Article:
“The company offers clients the kind of direct, accessible services they want to make significant life purchases. So many people are overcharged for diamonds and jewellery simply because of the brand selling them – London Diamonds changes all of this in so many ways. We’re responsible for quality bespoke jewellery, and we work harder to support our clients every step of the way to spend their money in the best way for them. Every sale is important to us, and this attitude and approach is vital for our success.”

James Sanders – entrepreneur and investor

While James continues to grow the London Diamonds brand as the company’s Managing Director, he looks out for investment opportunities within the sectors that interest him the most – including art, technology and innovation.

He says: “Leading the team as managing director doesn’t get in the way of investing in start-ups that interest me. I’m always interested in discussing start-up company ideas with individuals who are motivated, enthusiastic and future-thinking.”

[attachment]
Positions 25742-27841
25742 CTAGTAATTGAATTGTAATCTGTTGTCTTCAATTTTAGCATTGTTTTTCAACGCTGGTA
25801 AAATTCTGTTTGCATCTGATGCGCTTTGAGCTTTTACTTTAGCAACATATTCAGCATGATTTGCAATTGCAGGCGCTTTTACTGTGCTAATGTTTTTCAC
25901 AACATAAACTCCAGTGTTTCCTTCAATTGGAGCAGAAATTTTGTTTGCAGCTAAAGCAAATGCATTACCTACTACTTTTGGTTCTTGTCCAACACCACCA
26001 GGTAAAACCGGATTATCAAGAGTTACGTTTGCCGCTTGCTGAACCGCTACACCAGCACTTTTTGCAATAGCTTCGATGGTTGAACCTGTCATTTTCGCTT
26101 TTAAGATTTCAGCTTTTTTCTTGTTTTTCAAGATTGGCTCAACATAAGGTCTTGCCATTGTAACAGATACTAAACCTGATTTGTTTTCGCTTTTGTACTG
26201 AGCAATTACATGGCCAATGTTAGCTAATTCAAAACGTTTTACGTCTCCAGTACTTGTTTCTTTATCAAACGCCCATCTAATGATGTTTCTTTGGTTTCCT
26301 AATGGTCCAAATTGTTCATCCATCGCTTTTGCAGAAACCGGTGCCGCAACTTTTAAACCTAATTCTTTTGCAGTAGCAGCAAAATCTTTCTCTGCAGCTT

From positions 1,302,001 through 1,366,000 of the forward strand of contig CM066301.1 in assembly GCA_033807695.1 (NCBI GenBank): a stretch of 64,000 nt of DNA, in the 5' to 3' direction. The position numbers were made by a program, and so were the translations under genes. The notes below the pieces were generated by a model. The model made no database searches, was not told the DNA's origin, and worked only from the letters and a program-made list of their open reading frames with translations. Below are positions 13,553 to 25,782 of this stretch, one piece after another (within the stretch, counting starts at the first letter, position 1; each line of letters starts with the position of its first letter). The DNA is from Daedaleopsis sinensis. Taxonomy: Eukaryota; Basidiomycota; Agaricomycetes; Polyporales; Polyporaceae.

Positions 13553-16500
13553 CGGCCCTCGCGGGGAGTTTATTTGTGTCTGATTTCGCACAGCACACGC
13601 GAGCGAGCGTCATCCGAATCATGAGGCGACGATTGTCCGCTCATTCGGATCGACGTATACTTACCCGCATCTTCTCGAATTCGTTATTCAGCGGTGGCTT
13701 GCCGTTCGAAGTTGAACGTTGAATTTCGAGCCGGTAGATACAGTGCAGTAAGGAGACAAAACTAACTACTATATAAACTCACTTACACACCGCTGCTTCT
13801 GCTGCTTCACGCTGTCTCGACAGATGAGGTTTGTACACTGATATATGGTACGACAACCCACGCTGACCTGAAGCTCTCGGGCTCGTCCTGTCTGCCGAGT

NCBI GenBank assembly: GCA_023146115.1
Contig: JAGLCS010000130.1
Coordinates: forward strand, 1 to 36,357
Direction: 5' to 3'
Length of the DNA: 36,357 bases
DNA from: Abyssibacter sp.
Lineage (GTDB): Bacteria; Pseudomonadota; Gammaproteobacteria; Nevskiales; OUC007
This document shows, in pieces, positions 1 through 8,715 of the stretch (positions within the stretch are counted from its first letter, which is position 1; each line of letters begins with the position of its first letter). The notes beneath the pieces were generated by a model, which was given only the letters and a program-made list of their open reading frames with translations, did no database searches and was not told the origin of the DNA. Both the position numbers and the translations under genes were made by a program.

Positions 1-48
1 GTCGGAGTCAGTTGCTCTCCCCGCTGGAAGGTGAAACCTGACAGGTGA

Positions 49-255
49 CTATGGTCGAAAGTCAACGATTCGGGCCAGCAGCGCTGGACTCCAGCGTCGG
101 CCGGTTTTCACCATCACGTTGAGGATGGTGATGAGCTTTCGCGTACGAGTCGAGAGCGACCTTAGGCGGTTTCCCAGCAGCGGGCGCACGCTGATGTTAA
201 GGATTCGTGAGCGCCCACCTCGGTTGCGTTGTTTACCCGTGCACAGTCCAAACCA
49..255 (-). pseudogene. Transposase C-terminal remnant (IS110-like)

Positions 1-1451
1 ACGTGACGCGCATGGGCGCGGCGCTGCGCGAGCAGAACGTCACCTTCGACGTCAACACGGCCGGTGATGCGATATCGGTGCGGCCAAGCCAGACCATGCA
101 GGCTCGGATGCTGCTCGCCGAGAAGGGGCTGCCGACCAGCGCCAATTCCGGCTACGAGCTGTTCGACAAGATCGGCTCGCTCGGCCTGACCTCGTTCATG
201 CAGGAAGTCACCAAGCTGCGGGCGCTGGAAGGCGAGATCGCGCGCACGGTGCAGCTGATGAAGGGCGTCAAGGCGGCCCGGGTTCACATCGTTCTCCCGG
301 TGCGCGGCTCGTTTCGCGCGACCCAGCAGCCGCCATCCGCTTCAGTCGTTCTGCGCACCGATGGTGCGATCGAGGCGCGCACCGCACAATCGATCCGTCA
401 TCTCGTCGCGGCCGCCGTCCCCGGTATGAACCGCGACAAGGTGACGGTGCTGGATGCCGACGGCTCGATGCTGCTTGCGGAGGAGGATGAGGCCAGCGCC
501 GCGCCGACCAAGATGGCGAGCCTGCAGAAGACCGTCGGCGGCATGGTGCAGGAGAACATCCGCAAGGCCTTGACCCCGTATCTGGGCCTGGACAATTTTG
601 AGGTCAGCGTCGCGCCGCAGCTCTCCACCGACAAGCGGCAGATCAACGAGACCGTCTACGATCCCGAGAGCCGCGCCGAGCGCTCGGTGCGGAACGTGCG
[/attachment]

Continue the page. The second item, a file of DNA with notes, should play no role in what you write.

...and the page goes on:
“Finding real value is what interests me the most – we all know that asset values and their cost are artificially inflated by central banking. I’m looking for the business start-up that offers real life value – something tangible and heading for success.”

How much risk should an investor take on?

James believes that many investors around the world take on too much risk up front. He says: “I think investors often fail to adequately assess risk in their quest for income. To be a successful investor, you need to shift the focus from return on capital to return of capital.

“Right now, we’re living through a time of unprecedented challenge across all kinds of socio economic factors. And turbulent times bring brand new opportunities for business – as well as new risks.

But the fact remains that investing in early stage start-ups is possible for anyone who has done the research and has enough capital – the days of only very high net worth individuals being able to invest in business are over. There are various ways that you can join investors in the UK. ”

Equity crowdfunding is an investment opportunity available to anyone